Kristine Renee Farley in a screen shot from Hell is Full (Big Biting Pig Productions 2010).
When I teach writing, I ask my students if they’ve told any stories recently. Most of them shake their heads. Then I ask a few questions. I prompt them. Did you talk to your best friend today? To your mom? Did you tell them anything at all? Did you talk about the weird guy sitting next to you? Or the soup you had for lunch that burned your tongue? Or the power going out last night?
They realize then that they have told stories. Many stories. They (and you, and I) tell stories almost every time we open our mouths. Try to go a whole day without telling a story, even to yourself, even in your own head. It’s nearly impossible. People want stories. They crave stories. They can’t help but see the world in terms of stories.
In my opinion, story-making is what sets humans apart from other animals. Something in us makes it possible for us to see ourselves not only as we are, or as we have been, but as we could be. And that is why we need stories — to imagine. We don’t just have stories for recollection, and we don’t just have them for entertainment. We have them because stories help us to understand ourselves, individually and collectively, and to be better humans. And I mean all stories, the small daily ones and the big ones. You tell your version, I tell my version, we look for a truth and that creates meaning for our lives.
Movies tell stories, of course, though this element of movie-making is too often unappreciated by new arrivals. They THINK they are telling a story, and they may well have a plot and characters that do things and move forward. But they don’t ask the hard questions of their story, and so what they end up with is a story — with a small “s” — the same kind my students tell. It’s entertaining, perhaps visually accomplished. Great score, nice special effects. But it’s still a story, when they need to be telling a Story.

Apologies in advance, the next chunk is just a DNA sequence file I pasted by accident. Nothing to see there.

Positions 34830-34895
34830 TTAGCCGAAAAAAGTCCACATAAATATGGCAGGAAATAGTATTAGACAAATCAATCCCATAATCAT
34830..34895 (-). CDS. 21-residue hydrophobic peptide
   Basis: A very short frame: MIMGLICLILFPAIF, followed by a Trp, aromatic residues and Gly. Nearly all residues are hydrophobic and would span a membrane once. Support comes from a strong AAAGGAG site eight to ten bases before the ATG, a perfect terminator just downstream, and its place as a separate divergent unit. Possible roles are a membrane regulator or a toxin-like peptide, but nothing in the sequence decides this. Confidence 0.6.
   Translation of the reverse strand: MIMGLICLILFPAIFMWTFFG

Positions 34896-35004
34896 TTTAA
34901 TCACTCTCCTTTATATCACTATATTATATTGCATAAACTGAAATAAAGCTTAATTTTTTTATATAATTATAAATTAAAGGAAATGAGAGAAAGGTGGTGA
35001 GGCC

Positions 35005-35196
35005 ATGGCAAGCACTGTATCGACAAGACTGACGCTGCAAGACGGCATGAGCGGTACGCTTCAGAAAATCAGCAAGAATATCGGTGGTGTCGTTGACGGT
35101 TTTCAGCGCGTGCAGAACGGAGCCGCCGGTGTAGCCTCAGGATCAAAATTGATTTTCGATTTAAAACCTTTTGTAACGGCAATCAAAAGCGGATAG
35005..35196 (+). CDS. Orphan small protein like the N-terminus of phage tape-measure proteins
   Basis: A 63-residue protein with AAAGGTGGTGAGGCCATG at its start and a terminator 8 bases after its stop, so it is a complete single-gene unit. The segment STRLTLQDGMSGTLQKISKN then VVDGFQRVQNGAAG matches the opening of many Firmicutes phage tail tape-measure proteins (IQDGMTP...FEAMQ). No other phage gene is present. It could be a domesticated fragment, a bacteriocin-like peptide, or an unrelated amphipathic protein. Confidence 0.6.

This is a hard concept to explain to new writers. Stories don’t have to be big and important to be meaningful. They don’t have to be serious. They don’t have to be long. But they have to be worth the journey. I don’t spend an hour and a half giving my full attention to a story that is no better than a four-year-old’s tale of “and this happened and then this happened and then this happened and they all squirted ketchup everywhere.”
A Story must go somewhere. And it must answer the question “So what?” When we say viewers want to care about the characters, what we are really saying is they want to be told a Story about something difficult and valuable, one that makes them think about themselves, about how they would behave in such circumstances.
We want to see wrongs righted. We want to see people being selfless in some way, connecting to some larger meaning. If there are horrible things happening, we want a protagonist who is horrified. If the protagonist is capable of brutal things, we want some evidence that she can change, or has some redeemable quality.
Viewers flock to movies (and tv shows, and web series, btw) because they want Human Stories. And thirsty consumers that they are, they’ll watch a lot of little stories trying to get to the big, important ones.
And yes, this applies to horror as well. In my opinion, it applies even moreso.
I don’t watch The Walking Dead to see people turn into zombies.
I watch it to see them trying desperately to remain human.
PJ Woodside is the writer and director of Lucid, which features Bill Johnson and will be released in 2013. She is co-producer of Spirit Stalkers and six other movies with Steve Hudgins of Big Biting Pig Productions, and owner of PJ’s Productions. More about PJ here.